Golden days – summer in the ’50s and ’60s
What better way to celebrate summer than through the lens of the golden days of the 1950s and ’60s? Bronwyn Labrum, author of Real Modern and devoted lover of all things summery, shares from her book some of her favourite images of glorious summers past.
Find out more about Real Modern: Everyday New Zealand in the 1950s and 1960s (Te Papa Press, 2015).
Visit Te Papa’s Collections Online to see more objects featured in Real Modern.
Scorching Bay, Wellington – soaking up the sun
Friends gather at Wellington’s Scorching Bay in 1960 to sunbathe, lounge and catch up on the latest goings on. Seeing and being seen, rather than swimming and sport, were the priorities at this urban beach. Car boots and bumpers provided handy hooks for towels and togs.
Bathing outfits – stylish swimwear
These are some of the delightful bathing outfits featured in Real Modern. The pink 1950s one (left) is really a play suit and was not meant to be worn in the water. It reflects the influence of Californian styling and Hollywood glamour on leisurewear. The poncho reflects the loosening of styles in the 1960s, as do the striped 1960s men’s togs, which were worn lower on the hips than in the previous decade.
Seed packets – a taste of summer
Sunflowers snaking up the wooden fence, corn growing in straight lines to attention and an over-abundance of tomatoes, with surplus for bottling ... Such images are conjured up by these colourful seed packet designs by Bernard Roundhill. His artwork was part of a wholesale redesign for the Yates company in 1956.
Woman in vegetable garden – bountiful greens
The bounty of a typically well-stocked backyard vegetable garden is celebrated in this domestic scene. Is this woman the proud gardener? And are her striking summer frock and white high heels her habitual gardening gear?
Cricket in the Domain – the summer game
Family groups ring the Auckland Domain on a Saturday afternoon in 1960 as they watch the most popular sport of the summer, the local cricket match. Even little ones had something to amuse them – in this case, shaking out the picnic rug.
Girl’s dresses – pocket-sized perfection
These summer dresses were worn by Shelley O’Brien at school in rural Tinui in the Wairarapa. Each year, her grandmother, Winnie O’Hara, made a ‘town’ dress and a ‘school’ dress for Shelley and her sister, Maureen. The red dress was worn with a cardigan and red shoes or sandals. The large square pockets sewn to the front of the other dress were made for carrying handkerchiefs to school.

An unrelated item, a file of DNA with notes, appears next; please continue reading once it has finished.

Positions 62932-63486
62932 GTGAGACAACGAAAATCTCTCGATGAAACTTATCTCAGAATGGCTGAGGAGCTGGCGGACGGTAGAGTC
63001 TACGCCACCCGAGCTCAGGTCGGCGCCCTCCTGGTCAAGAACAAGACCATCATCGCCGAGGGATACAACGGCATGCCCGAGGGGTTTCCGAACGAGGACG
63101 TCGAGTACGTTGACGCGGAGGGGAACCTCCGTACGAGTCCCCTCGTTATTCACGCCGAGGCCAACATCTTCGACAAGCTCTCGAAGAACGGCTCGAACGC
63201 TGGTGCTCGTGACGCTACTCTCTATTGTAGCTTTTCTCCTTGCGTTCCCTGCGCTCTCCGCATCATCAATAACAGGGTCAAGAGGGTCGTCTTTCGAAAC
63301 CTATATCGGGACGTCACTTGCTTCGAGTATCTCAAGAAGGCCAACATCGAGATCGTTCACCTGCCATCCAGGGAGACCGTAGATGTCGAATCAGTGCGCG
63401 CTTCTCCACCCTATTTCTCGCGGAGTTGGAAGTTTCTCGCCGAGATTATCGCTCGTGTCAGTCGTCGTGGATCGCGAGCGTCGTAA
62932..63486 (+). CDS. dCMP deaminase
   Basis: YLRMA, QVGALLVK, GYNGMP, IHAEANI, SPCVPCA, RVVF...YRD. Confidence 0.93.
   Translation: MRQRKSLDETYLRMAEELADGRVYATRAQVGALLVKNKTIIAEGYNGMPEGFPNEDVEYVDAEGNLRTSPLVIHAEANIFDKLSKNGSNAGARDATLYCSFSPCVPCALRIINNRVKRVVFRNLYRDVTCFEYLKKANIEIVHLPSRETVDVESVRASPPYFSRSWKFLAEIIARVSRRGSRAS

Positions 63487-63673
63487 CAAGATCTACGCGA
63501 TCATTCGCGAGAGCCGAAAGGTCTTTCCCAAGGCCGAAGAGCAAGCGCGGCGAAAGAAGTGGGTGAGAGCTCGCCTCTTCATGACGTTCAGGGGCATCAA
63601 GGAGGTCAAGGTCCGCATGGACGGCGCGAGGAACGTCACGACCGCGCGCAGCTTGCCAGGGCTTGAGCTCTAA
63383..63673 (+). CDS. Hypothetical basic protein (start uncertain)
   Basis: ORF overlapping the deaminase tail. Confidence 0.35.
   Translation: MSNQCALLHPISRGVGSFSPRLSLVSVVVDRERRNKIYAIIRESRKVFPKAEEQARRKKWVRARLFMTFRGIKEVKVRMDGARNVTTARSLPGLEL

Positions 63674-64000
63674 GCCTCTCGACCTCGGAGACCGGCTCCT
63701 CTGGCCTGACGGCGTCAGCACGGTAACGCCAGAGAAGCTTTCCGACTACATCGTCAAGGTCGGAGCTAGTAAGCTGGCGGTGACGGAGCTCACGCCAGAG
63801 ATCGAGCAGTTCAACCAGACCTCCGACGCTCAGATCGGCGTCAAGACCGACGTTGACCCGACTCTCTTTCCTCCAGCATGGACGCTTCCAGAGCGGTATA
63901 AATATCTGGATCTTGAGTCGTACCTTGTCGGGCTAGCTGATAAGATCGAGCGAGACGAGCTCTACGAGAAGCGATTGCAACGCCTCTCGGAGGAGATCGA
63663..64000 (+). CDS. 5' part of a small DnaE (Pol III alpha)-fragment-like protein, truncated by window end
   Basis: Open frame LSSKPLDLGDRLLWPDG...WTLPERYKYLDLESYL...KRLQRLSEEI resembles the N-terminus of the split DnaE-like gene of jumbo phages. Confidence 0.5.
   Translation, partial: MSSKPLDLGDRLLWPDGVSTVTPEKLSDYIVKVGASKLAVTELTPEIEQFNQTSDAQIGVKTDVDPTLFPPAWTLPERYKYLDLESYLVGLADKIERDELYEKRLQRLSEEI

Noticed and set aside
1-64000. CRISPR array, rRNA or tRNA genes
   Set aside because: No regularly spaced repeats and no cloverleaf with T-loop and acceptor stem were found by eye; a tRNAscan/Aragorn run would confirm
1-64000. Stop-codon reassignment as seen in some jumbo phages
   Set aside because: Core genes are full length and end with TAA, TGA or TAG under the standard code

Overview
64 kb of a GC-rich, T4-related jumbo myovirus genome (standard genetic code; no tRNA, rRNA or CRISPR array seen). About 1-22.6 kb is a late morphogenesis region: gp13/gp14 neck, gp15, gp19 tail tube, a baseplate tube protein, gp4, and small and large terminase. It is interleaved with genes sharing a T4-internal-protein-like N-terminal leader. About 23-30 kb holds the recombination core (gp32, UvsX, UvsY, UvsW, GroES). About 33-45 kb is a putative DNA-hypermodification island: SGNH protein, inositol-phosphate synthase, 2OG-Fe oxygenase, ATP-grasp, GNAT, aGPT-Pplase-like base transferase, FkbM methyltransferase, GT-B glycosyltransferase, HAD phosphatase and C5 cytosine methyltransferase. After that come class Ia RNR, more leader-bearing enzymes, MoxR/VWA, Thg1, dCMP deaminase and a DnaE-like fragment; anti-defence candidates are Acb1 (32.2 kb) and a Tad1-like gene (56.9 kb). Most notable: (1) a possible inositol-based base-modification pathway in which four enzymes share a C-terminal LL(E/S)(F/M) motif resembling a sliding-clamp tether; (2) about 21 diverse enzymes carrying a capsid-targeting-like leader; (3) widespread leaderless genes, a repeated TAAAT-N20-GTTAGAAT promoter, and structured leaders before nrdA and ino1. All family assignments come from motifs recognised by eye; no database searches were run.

Dressed for summer - young couple window shopping in Rotorua
Getting dressed to go up town shopping on a Friday night was a weekly ritual in the 1950s and ’60s. Here a smart young family are wandering past the enticing windows in Rotorua’s main street. What is the mother thinking? Is she dreaming of a new summer dress, I wonder?
Dresses – fabulous summer frocks
Summer in the 1950s meant brightly patterned frocks with nipped in waists and detailing around the neckline. These examples include (from left) a striped, silk French-made number, a nylon floral frock and a pretty two-toned dress from the very popular English Horrockses brand (whose garments, like many at the time, were made under licence in New Zealand).
Summer accessories – lovely in lemon
This trio of matching summer accessories was made in England and purchased in Palmerston North’s CM Ross Department Store. The hat is in the Princess style that was very popular in the early 1950s, while the handbag and gloves (mandatory wear for the respectable woman, even in the heat of summer) are made of kidskin.
Hats off to summer!
Two lovely fresh examples of 1950s summer hats. The jaunty yellow and white model is handmade from felt, satin and synthetic fibre with a wide brim and flower sprigs to recreate a sense of summer gardens. The tomato red model is sleeker and would be worn closer to the head with its wide bow centred on the forehead.
Boutique brochure – 'In Love with Summer?'
Fashionable women flocked to the new boutiques that sprang up in suburban areas in the late 1960s. This brochure advertises the ‘New, new, 1967 look’ at the Maison Noisette in Paraparaumu, including garments from Christian Dior and the latest looks in synthetic fabrics, such as crimpilene. Alongside the drawings of smartly tailored clothing, the design of the brochure emphasises the growing influence of fashions for young people and the trend for psychedelia.
Programme cover – romantic ideals
Despite the fact that New Zealand is closer to the Pacific than the United States, American views of the Pacific islands, linking them with exotic summers and dusky romances, infused popular New Zealand culture. The cover of this programme for the highly successful South Pacific stage musical, which toured New Zealand in the early 1950s, reflects these rather fanciful ideas.
Visit Te Papa Press to find out more about Real Modern: Everyday New Zealand in the 1950s and 1960s by Bronwyn Labrum (2015).